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Power outage hits 2 Warren County polling places

Outage didn't stop voters, elections official says
Posted: 5:51 PM, Nov 08, 2016
Updated: 2016-11-08 20:49:18-05

LEBANON, Ohio -- There were some long lines at polling places around the Tri-State early Tuesday, and a power outage affected two Warren County polling places.

The outage, which began at about 1 p.m., didn't stop voters from casting their ballots, the deputy director of the Warren County Board of Elections said.

It affected the Warren County Board of Elections office and Faith Building Church. Both locations had power back on within about 45 minutes.

FOLLOW LIVE: Election Day in the Tri-State

The board prepares for emergencies such as an electrical outage, Deputy Director of Elections Shari Huff said. Tablets used to check in voters run on battery power, and voters fill out paper, not electronic, ballots.

At Faith Building Church, emergency lighting kicked on to ensure voters could see inside the building.

"I think we have about 12 to 16 workers here, and we probably had about 30 to 40 people here voting at the time. And of course everyone was all excited at first," pastor Anthony Wade said.

Warren County has 172 polling locations. None of the other locations lost power.

The main library in downtown Cincinnati had long lines Tuesday morning, as well as polling places in Norwood and Hebron.

Ohio's elections chief says voting in the swing state went smoothly and turnout was robust. Republican Secretary of State Jon Husted told reporters Tuesday in Columbus that concerns over voter intimidation at the polls never materialized on Election Day. He thanked poll workers and voters for being "on their best behavior."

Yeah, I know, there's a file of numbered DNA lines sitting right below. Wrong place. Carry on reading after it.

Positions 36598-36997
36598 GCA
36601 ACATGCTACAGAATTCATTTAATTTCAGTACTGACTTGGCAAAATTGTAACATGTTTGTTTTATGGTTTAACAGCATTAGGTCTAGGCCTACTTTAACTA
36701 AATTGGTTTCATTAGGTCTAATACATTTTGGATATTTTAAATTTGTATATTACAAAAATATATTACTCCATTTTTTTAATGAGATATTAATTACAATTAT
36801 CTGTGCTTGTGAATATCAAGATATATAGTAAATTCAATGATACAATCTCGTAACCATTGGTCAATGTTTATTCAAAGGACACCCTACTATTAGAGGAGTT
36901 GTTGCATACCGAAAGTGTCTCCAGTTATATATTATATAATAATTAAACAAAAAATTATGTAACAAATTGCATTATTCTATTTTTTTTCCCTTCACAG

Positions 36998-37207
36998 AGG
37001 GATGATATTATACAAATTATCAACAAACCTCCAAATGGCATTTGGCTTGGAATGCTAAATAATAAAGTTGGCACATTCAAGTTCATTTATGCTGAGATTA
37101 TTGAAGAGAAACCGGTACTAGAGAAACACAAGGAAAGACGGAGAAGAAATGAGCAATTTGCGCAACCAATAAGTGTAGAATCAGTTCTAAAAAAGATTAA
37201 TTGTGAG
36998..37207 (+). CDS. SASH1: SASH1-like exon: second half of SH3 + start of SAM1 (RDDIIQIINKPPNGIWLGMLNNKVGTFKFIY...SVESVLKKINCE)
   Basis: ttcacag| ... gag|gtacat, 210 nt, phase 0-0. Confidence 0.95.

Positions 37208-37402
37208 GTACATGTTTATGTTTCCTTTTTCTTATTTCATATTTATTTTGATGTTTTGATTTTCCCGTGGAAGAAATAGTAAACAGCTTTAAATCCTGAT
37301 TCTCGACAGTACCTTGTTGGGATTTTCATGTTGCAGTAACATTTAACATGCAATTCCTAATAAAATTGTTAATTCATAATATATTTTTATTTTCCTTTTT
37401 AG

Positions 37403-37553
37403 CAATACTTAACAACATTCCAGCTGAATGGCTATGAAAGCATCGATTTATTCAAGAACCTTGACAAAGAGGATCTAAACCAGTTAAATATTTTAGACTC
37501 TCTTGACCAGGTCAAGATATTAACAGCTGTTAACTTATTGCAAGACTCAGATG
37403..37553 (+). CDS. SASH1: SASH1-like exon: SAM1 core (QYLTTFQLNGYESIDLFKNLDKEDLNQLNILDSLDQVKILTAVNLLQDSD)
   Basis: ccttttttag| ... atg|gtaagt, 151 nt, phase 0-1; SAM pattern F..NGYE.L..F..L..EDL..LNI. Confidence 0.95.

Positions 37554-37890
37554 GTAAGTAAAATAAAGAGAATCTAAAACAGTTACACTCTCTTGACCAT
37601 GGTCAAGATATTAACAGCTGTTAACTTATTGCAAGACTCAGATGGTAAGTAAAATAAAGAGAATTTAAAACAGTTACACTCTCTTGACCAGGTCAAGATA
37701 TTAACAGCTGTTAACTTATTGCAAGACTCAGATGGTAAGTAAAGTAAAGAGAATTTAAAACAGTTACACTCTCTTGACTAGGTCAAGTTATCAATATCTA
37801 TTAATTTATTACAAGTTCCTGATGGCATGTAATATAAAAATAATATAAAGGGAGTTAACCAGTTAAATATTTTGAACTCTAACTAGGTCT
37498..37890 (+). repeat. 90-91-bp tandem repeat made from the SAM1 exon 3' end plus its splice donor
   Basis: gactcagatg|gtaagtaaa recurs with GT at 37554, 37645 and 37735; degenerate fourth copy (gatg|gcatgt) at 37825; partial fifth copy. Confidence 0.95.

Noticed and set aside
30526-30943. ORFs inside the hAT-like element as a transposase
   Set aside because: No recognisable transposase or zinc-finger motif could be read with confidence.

Republican presidential candidate Donald Trump had called on supporters to watch for fraud at the polls. That stirred fears of minority voters being confronted and challenged by self-appointed poll watchers.

Husted said he believed such intimidation fears were exaggerated because there was no evidence that it was going to happen. He says Ohio was prepared for intimidation reports.

Voter advocates manning an election protection hotline in Ohio say they've heard reports of "typical problems," such as questions about provisional ballots, but no major issues.

Carrie Davis of the League of Women Voters of Ohio says hotline callers asked questions about what identification to bring to polls and where to vote. She says some callers also reported isolated complaints of intimidation that were quickly resolved.

For complete election coverage, visit wcpo.com/vote .